Benjamin Hale reads an excerpt from his debut novel, The Evolution of Bruno Littlemore. In this scene, chimpanzee Bruno first encounters primatologist Lydia Littlemore.
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Since Genesis, loss of innocence by bait has been a literary motif with overwhelming referential power. Even before Milton, Christian philosopher and theologian St. Augustine (354-430) created a parable of sin in his Confessions by recounting a thievery of pears: "I dined on the crime itself."
In this selection from The Evolution of Bruno Littlemore, narrator Bruno's ending quip paraphrases The Love Song of J. Alfred Prufrock (1915)—an anguished poem of the modernist style published by critic, playwright and poet T.S. Eliot (1888-1965), an avowed "Anglo-Catholic." Unlike Eliot's timidly elegiac speaker, Bruno's response to forbidden fruit is bold; the first of many actions that propels his character towards individuation. As Bruno learns human speech (“Like Satan, I made myself with words”), the autodidactic chimp comes to assess himself alongside all the bad boys of the biblical-allegorical canon.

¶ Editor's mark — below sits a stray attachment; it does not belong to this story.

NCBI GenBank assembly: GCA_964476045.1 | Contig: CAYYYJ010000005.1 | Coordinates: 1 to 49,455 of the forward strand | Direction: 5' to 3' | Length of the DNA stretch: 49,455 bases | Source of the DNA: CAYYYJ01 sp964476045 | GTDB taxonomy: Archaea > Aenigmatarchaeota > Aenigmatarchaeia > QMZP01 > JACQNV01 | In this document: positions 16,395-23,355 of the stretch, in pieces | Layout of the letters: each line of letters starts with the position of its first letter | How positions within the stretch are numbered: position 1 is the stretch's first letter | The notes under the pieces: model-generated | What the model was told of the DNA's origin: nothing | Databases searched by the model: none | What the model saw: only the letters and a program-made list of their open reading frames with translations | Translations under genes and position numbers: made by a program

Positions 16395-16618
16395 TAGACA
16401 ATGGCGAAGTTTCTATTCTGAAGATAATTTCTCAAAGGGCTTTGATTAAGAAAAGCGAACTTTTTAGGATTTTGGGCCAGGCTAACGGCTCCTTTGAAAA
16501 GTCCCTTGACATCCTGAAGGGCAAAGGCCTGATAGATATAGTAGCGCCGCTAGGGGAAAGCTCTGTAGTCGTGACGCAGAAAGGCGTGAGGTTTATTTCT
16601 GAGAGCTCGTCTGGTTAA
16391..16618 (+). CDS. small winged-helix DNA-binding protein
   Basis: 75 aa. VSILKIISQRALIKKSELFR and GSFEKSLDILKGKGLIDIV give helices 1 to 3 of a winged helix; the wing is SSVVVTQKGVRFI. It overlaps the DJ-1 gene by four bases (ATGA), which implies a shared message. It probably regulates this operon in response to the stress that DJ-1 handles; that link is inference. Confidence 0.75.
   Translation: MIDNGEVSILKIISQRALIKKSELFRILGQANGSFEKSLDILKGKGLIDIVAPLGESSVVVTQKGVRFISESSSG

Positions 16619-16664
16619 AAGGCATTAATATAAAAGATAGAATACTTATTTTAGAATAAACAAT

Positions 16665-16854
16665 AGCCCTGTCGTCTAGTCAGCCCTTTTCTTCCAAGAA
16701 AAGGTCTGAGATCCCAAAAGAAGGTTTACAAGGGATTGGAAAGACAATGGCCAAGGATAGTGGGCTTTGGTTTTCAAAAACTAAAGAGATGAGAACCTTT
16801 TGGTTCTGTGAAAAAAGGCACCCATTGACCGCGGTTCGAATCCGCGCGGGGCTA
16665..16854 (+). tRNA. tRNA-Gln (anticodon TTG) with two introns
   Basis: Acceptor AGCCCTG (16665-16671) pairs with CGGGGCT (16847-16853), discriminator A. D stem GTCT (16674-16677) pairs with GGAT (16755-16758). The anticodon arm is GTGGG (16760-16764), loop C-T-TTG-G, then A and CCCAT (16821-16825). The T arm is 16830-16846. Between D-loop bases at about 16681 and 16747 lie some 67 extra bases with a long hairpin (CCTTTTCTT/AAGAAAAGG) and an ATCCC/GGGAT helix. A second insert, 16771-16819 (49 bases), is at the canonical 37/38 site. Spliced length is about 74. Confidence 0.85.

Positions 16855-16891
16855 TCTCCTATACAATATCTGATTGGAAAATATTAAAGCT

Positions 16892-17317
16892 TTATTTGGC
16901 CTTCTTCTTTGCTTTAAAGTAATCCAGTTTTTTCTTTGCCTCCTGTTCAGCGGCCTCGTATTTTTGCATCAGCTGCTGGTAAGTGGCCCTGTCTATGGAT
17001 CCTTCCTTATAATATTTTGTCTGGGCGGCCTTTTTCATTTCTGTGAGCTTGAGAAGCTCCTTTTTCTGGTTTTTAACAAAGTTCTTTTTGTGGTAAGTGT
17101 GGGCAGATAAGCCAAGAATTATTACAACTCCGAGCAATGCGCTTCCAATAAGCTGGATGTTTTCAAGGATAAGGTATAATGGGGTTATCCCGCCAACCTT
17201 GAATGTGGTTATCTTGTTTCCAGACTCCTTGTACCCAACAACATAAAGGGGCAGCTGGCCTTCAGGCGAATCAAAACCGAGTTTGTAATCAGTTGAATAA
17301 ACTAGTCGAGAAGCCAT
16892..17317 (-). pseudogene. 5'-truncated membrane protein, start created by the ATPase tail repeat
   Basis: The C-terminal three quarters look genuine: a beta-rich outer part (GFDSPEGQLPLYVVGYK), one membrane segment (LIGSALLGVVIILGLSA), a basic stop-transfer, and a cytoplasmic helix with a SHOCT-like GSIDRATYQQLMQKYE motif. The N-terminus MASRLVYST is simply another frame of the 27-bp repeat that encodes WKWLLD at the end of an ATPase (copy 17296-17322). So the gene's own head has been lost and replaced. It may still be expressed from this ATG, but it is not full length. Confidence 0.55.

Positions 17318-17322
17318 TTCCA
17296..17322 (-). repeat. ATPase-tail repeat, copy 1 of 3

Cited: St. Augustine, "Book Two: Sin." Confessions. Trans. Garry Willis. New York: Penguin Classics, 2006. p. 34
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